Insights & Expertise

A Conversation About Voting Rights in America With Nardi Symposium Keynote Speaker Gilda R. Daniels, J.D.

Saint Joseph’s University students Damaris Gimenez ’23 and Kaitlin Moyer ’23 interviewed nationally recognized voting rights and election law expert Gilda R. Daniels, J.D., in advance of the upcoming Hon. Joseph N. Nardi Symposium on Law and Justice.

voting rights graphic

by Gabrielle Lacherza

Headshot of Gilda Daniels
Voting Rights Election Law Expert Gilda R. Daniels, J.D.

Nationally recognized voting rights and election law expert Gilda R. Daniels, J.D., will discuss voter suppression and the right to vote as part of the Hon. Joseph N. Nardi Symposium on Law and Justice at Saint Joseph’s University on Wednesday, Oct. 20, at 7 p.m. in the Cardinal John P. Foley Campus Center. Daniels is currently a professor of law at the University of Baltimore Law School and the director of Litigation for Advancement Project’s National Office, a multi-racial civil rights organization. She is the author of the book “Uncounted: The Crisis of Voter Suppression in America.” 

Saint Joseph’s students Damaris Gimenez ’23 and Kaitin Moyer ’23, who both read her book in their current political science course, had an important conversation with Daniels in advance of the event about her best-selling book and voting rights in America. Dirk Warren ‘50 Sesquicentennial Chair and Professor of Political Science Susan Liebell, Ph.D.,  moderated the conversation.

Liebell: Welcome to Saint Joseph’s University! In two classes, my students have engaged with your book, “Uncounted: The Crisis of Voter Suppression in America,” and today two of them are here to ask you some questions. Damaris Gimenez is a philosophy major and Kaitlin Moyer is a political science major. They are both juniors and I’ll turn it over to them. 

Gimenez: What sparked your interest in voter suppression and what part of your legal background inspired you to write “Uncounted

Working in the Department of Justice, as a staff attorney, sparked my interest in voting rights. I left, continued voting rights litigation, and eventually returned to the Department of Justice as deputy chief. There were moments when I was tempted to focus on other types of civil rights litigation, but voting is central to our existence.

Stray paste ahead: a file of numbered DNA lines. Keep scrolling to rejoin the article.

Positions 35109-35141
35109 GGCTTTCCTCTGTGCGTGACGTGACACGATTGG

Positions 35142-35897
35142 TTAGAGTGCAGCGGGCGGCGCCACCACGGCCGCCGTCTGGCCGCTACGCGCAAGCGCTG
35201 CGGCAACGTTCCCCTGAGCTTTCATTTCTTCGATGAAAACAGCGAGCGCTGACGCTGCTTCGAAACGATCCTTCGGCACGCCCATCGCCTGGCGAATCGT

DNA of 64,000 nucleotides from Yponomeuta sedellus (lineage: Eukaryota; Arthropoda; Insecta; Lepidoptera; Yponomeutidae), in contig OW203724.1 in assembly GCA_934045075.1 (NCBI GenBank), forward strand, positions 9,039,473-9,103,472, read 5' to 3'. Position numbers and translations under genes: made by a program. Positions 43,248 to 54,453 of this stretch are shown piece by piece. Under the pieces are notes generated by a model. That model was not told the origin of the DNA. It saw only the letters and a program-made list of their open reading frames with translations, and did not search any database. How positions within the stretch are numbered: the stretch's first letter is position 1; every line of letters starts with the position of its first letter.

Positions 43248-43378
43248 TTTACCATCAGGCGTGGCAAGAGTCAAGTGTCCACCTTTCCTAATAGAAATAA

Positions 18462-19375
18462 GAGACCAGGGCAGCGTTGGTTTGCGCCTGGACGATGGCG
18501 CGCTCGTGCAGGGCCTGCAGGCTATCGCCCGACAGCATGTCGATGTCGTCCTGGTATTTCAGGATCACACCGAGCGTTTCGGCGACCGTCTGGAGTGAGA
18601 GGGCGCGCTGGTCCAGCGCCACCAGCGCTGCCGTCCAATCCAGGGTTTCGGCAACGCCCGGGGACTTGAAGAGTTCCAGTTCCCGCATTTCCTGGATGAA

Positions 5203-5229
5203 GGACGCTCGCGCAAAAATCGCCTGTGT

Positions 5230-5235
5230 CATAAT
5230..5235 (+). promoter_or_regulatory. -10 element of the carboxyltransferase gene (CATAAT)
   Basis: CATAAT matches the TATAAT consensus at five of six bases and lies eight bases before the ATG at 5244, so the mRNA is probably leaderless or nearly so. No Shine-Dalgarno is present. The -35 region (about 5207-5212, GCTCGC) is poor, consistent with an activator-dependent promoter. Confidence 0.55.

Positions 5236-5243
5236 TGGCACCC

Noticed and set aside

I'm honored to concentrate and focus on that area. It continues to spark my interest. We are finding that more and more people are paying attention to voting rights and elections. It's extremely important not just in the area of litigation, but also important for democracy. Voting rights is something we have to get right and we’ve been continually getting it wrong; we can do better. I want to serve as a voice so we can have a true democracy where everyone can participate freely, fairly and without discrimination.

I want to serve as a voice so we can have a true democracy where everyone can participate freely, fairly and without discrimination.

Moyer: Throughout the book you talk about the parallels between voter suppression during the Reconstruction Era, the Civil Rights Movement and currently. Your book asks the reader to connect past voter suppression (associated with violence and Jim Crow) to contemporary voter suppression focused on documentation and procedure. In what ways do you think voter disenfranchisement has changed and what ways has it consistently stayed the same?

Voter suppression comes in cycles. While the names of the disenfranchising forms may change, whether it is a poll tax or felon disenfranchisement, voter suppression and its impact, particularly on the youth and individuals of color, is incessantly prevalent in America. 

We live in a country on the foundation that all people are created equal, yet only certain people get to vote because there are so many impediments in place, hindering one’s ability to truly practice their constitutional right. These rules, whether it's the question of how long you've resided in the area, your age, request for a certain form of ID, or going to the correct polling place, continuously create barriers for people to successfully vote. So, while we may not see the dogs and water hoses or public signs of discrimination of the past, these “invisible barriers” are just as dangerous, as they determine who does and does not have the right to vote. 

Gimenez: Some people are familiar with the Voting Rights Act (VRA) — and some changes that have been made by the Supreme Court in a recent ruling, Shelby v. Holder. Why is it important to understand the Voting Rights Act of 1965 for the present climate? 

The VRA has been called a monumental piece of legislation and the “most effective” piece of legislation in our country’s history. With the disenfranchisement mechanisms in place, Black and Brown voter registration and participation rates were extremely less than white voters. A disparity caused by poll taxes, violence and other measures that were put in place to make sure that Black and Brown people could not register. Congress understood the need for VRA.